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count. The Ld. Departmental Representative also submitted that apart from the stand of the revenue that foreign exchange fluctuation loss have been originated in the capital field, it is also the case of the revenue that the liability is contingent in nature and therefore requires to be ignored. He submitted that the impugned increase in liability and corresponding losss are merely notional and contingent with no actual outgo owing to devaluation of the value of Indian rupee vis a vis foreign cu .....

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issue involved in the present case is whether provision for loss in the hands of assessee on account of restatement of outstanding foreign currency loans necessitated by fluctuation in foreign exchange would be allowable as business loss or a loss of capital nature in the facts narrated above. While as per the revenue, the increased liability due to exchange fluctuation correspond with carrying costs of the fixed assets and thus capital in nature, the assessee seeks to submit that the loss is r .....

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there is no dispute on the fact that the acquisition of capital assets / expansion of projects etc- from the term loans taken are already complete and the assets so acquired have been put to use. As a consequence, the loss occasioned from foreign currency loans so converted is a post facto event subsequent to capital assets having been put to use. We simultaneously notice that there is no adverse finding from the Revenue about the correctness or completeness of accounts of assessee on the touchs .....

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year. It also requires that any difference, loss or gain, arising from such conversion of the liability at the closing rate should be recognized in the profit & loss account for the reporting period. In the same vain, CBDT notification S.O. 892(E) dated 31-03-2015 referred to also inter alia deals with recognition of exchange differences. The notification also sets out that the exchange differences arising on foreign currency transactions have to be recognized as income or business expense .....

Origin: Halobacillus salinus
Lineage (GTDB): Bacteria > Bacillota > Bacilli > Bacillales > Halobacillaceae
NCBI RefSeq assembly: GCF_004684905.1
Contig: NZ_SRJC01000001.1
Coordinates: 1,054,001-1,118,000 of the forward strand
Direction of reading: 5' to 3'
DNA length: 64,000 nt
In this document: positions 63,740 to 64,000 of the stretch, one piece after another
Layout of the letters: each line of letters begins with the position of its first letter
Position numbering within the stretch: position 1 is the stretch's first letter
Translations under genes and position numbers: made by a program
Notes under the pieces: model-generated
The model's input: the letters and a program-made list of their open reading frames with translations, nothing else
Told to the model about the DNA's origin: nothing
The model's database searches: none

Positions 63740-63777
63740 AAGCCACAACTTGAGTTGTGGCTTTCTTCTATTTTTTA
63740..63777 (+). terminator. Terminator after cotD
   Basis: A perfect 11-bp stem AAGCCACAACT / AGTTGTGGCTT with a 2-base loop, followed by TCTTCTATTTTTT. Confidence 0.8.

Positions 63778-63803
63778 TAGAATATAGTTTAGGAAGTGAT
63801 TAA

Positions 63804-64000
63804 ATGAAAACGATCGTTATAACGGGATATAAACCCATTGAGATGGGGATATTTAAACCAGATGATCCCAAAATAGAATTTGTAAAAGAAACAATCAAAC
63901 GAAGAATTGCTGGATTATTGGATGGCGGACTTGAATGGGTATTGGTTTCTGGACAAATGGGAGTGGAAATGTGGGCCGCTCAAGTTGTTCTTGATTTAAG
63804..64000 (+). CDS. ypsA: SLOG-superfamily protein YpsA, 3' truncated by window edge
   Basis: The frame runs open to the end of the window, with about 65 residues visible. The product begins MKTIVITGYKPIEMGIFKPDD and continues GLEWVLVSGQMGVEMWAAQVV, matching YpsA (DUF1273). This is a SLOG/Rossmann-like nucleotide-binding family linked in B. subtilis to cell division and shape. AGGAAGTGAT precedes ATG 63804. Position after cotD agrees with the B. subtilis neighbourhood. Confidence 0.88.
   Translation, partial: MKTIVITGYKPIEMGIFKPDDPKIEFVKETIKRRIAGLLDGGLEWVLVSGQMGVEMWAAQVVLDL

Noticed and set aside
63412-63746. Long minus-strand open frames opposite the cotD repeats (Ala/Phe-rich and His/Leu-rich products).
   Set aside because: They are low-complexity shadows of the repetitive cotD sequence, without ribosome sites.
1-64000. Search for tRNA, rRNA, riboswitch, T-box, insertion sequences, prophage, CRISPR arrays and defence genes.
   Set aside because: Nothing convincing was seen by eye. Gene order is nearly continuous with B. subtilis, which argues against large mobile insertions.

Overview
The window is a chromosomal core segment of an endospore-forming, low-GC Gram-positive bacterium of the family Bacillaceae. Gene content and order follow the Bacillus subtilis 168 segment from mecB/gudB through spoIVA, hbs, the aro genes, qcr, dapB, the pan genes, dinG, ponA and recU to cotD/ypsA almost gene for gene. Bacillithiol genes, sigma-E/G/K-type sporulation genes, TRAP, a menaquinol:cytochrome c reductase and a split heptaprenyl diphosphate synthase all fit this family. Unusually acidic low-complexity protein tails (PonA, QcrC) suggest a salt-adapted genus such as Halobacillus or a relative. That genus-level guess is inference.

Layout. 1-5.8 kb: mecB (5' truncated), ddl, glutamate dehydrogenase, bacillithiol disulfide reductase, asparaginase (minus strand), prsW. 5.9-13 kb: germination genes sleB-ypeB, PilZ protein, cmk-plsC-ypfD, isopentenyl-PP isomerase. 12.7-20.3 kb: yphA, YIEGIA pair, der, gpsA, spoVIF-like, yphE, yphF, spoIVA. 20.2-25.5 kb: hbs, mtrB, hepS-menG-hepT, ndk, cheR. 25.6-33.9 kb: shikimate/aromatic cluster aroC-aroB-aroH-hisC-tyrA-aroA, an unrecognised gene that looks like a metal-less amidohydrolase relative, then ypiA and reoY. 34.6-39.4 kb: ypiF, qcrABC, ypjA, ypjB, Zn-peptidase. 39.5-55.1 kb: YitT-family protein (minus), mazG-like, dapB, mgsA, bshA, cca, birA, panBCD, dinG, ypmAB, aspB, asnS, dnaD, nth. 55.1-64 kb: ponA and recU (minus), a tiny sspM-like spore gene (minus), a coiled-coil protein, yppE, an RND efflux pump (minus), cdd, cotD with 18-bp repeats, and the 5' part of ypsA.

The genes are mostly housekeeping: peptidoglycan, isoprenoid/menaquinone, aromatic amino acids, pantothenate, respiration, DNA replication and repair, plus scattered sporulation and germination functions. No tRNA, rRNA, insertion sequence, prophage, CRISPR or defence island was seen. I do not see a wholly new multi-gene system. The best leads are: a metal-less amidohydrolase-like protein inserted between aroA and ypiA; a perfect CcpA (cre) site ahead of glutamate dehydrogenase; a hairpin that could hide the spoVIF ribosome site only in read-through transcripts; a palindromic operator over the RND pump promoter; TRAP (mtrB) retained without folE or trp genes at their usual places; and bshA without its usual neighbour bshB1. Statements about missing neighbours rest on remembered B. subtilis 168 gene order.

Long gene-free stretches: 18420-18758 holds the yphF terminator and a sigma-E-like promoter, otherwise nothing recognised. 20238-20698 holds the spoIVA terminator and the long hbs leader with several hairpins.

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e is required to be followed while drawing statement of affairs. S. 145 of the Income Tax Act, 1961 similarly casts obligation to compute business income either by cash or mercantile system of accounting. Thus, in view of the various provisions of the Companies Act and Income Tax Act, it was mandatory to draw accounts as per AS 11. Thus, in our considered view, the loss recognized on account of foreign exchange fluctuation as per notified accounting standard AS 11 is an accrued and subsisting li .....

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touchstone of S. 43 A of the Act. Seption 43 A, to the extent relevant in the context, reads as under: Notwithstanding anything contained in any other provision of this Act, where an assessee has acquired any asset in any previous year from a country outside India for the purposes of his business or profession and, in consequence of a change in the rate of exchange during any previous year after the acquisition of such asset, there is an increase or reduction in the liability of the assessee as .....

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g such previous year and which is taken into account at the time of making the payment, irrespective of the method of accounting adopted by the assessee, shall be added to, or, as the case may be, deducted from- (i) the actual cost of the asset as defined in clause (1) of section 43; or (ii) the amount of expenditure of a capital nature referred to in clause (iv) of subsection (1) of section 35; or (iii) the amount of expenditure of a capital nature referred to in section 35 A; or (iv) the amoun .....

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ition to or deduction from the actual cost or expenditure or cost of acquisition has been made under this section, as it stood immediately before its substitution by the Finance Act, 2002, on account of an increase or reduction in the liability as aforesaid, the amount to be added to, or, as the case may be, deducted under this section from the actual cost or expenditure or cost of acquisition at the time of making the payment shall be so adjusted that the total amount added to, or, as the case .....